Jews on horseback? That doesn't fit with what I learned from Roth's Portnoy, marveling at a goy who "played polo (yes, games from on top of a horse!) on Sunday afternoons...." It's a complicated world.
We learned Hanukkah songs in elementary school about spinning the dreidel and dancing the hora, but I had no idea what any of it meant. I didn't know why you spun dreidels and danced horas. I didn't know why you lit candles on the menorah. I didn't know why you got one present a night for eight nights. It wasn't like Passover -- that, I understood from hearing the readings of the Old Testament in church. And I had attended a seder with my parents during our brief sojourn in Boston -- my dad worked with Lawrence Kohlberg, a noted developmental psychologist. But Hanukkah just seemed like a pitiful Christmas wannabe: "See, we have decorations!" Yeah, but what's a menorah compared to the complete transformation of a house that Christmas not merely makes possible, but invites -- even demands? "See, we have presents!" One present a night for eight nights? Sad, really. Check out the orgy of delight a Christian gets on Christmas morning, when half the joy is the sheer scope of it: so many presents for so many people, and all at once. "See, we have traditions!" Hello? Christmas carols? Stockings? Specials on television? Christmas trees? We even had a literature of Christmas: "The Boy Who Laughed at Santa Claus." "A Visit from St. Nicholas." Emmet Otter's Jug-Band Christmas. A Christmas Carol. "A Child's Christmas in Wales." "The Gift of the Magi." And on and on. It wasn't that I gloated over Christmas's rout of Hanukkah. It's that I really didn't give it much thought beyond "It's not the real deal."Gideon:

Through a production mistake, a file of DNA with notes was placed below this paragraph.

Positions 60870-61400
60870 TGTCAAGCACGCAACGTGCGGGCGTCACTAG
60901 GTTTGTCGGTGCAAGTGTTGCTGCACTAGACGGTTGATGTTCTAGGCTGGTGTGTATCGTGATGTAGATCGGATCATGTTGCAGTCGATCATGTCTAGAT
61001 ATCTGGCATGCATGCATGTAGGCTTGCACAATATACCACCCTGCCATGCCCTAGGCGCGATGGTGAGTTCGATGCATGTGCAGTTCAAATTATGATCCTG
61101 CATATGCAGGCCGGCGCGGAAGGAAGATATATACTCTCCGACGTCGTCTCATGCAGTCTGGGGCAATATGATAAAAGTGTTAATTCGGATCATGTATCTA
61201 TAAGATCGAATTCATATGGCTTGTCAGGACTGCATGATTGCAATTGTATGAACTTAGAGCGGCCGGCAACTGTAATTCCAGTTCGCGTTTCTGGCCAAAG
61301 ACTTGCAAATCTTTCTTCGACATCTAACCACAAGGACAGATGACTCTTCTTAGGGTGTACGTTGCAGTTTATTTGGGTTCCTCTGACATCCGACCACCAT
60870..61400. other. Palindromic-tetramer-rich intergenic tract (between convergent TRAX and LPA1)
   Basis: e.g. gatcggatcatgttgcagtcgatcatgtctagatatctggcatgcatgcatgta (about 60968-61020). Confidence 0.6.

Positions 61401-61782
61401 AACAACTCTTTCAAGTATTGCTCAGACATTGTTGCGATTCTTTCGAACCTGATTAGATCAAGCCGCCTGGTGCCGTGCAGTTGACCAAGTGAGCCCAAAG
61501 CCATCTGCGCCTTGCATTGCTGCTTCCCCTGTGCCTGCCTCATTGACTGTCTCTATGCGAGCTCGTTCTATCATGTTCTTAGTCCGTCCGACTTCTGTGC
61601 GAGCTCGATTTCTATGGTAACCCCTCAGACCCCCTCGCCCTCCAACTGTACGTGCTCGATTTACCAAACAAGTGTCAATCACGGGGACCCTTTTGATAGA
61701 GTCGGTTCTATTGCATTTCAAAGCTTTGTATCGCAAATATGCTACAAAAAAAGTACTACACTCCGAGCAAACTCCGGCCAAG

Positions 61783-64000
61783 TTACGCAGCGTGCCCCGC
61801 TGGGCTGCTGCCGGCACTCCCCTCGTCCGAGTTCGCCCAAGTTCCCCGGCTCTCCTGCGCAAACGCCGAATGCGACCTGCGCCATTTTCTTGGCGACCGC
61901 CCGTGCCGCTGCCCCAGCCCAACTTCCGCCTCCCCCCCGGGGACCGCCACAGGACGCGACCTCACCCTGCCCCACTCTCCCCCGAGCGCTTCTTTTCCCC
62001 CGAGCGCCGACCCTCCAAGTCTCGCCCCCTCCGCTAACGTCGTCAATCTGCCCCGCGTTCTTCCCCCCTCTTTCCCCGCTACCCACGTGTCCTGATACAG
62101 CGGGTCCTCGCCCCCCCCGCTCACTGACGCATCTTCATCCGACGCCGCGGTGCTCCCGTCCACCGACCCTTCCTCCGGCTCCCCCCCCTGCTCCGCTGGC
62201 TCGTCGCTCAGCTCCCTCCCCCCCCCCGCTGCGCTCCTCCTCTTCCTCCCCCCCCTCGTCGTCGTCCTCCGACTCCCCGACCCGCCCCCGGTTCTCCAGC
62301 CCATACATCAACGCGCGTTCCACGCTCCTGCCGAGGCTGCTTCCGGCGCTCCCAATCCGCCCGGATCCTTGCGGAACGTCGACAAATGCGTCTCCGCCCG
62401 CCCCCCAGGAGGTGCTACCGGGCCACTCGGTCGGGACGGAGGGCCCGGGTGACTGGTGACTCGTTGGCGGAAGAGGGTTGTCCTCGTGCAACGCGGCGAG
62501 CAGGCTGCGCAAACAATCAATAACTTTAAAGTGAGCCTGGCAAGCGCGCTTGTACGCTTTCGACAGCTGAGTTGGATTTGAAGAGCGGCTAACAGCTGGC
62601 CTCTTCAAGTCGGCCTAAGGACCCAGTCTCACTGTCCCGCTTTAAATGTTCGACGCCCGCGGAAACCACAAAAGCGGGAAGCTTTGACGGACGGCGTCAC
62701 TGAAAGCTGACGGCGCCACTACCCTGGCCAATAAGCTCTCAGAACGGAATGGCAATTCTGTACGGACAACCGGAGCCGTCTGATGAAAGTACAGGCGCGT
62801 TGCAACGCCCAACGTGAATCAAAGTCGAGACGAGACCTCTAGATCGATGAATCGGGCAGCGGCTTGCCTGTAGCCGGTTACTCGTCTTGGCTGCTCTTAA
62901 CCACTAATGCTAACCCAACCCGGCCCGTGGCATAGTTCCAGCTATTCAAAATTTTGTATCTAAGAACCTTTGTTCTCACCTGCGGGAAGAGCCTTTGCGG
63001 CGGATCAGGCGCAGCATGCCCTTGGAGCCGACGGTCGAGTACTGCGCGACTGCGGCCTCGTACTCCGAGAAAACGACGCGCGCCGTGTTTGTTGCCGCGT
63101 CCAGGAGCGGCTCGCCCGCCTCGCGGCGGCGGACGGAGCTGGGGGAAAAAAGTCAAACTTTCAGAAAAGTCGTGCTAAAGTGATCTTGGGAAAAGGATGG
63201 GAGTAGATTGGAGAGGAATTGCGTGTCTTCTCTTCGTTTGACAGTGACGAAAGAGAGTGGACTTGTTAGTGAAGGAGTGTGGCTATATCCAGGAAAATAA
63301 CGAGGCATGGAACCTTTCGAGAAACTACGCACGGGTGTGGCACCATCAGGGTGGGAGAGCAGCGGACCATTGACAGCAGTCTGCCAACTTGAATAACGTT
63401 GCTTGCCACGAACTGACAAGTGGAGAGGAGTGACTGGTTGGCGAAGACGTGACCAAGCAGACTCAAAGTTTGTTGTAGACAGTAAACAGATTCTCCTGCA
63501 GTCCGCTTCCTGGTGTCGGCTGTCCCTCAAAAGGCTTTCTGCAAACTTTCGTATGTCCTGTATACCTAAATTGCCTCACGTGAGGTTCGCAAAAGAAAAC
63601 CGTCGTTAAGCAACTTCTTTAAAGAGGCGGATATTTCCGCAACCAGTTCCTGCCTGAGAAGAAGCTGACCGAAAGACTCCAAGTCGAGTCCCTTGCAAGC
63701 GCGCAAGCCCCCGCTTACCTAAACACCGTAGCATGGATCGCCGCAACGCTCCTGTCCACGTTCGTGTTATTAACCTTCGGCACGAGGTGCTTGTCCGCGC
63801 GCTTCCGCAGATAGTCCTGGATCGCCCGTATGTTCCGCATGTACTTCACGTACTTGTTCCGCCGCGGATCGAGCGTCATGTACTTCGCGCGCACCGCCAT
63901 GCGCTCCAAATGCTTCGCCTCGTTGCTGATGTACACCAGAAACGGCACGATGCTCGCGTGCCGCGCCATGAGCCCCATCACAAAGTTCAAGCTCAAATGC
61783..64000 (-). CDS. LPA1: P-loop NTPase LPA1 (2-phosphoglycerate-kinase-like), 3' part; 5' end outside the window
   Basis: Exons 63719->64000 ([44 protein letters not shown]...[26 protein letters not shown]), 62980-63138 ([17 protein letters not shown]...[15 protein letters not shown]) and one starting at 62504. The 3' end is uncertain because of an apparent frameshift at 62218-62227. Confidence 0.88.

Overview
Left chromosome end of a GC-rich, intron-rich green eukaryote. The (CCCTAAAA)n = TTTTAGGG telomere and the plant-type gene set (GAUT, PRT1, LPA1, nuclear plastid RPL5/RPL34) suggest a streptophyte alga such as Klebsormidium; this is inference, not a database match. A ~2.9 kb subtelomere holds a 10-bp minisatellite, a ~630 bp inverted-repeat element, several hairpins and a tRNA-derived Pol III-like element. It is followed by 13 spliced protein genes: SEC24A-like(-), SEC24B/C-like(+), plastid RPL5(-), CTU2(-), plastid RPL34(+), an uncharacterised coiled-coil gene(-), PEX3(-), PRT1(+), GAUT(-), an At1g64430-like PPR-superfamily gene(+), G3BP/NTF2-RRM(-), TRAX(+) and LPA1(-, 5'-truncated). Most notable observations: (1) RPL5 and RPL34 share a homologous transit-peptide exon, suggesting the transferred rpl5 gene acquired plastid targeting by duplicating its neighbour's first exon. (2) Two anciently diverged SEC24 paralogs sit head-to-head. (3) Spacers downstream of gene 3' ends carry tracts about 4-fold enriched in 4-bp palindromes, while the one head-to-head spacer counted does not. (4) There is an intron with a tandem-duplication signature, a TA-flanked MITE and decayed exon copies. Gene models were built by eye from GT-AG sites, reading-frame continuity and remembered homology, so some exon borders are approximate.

There's no doubt that Christmas beat Hanukkah in amount of public activity surrounding it and the quantity and size of presents. On the other hand, Hanukkah lasted longer. We got chocolate coins and other little gifts every night for eight days, and we got to eat potato pancakes, fried in oil, with salt, which I loved far more than anything in the fruitcake or candy cane line. This didn't make me feel superior or luckier; neither did I feel deprived. Christians love sweets; Jews love salt -- as it seemed to me then. That's just the way it was.Matthew: Wait a second -- Jews love salt, while Christians love sweets? That doesn't exactly square with what I remember from Jackie Mason: "After the show, the gentiles will say to each other, 'Let's get a drink.' The Jews will say, 'You want to go for a piece of cake?' " And the pastry counter at D.Z. Akin's is nothing short of breathtaking (or maybe heart-stopping). For me, eating at Christmas was less about candy and more about Christmas dinner, which often meant beef tenderloin with béarnaise sauce, which I'm just now realizing isn't kosher, mixing dairy and meat the way it does. But it's funny you mention potato pancakes. I was in Extraordinary Desserts up in Hillcrest, picking up some strudel and chocolate brioche, and I spied this little book from children's author Lemony Snicket: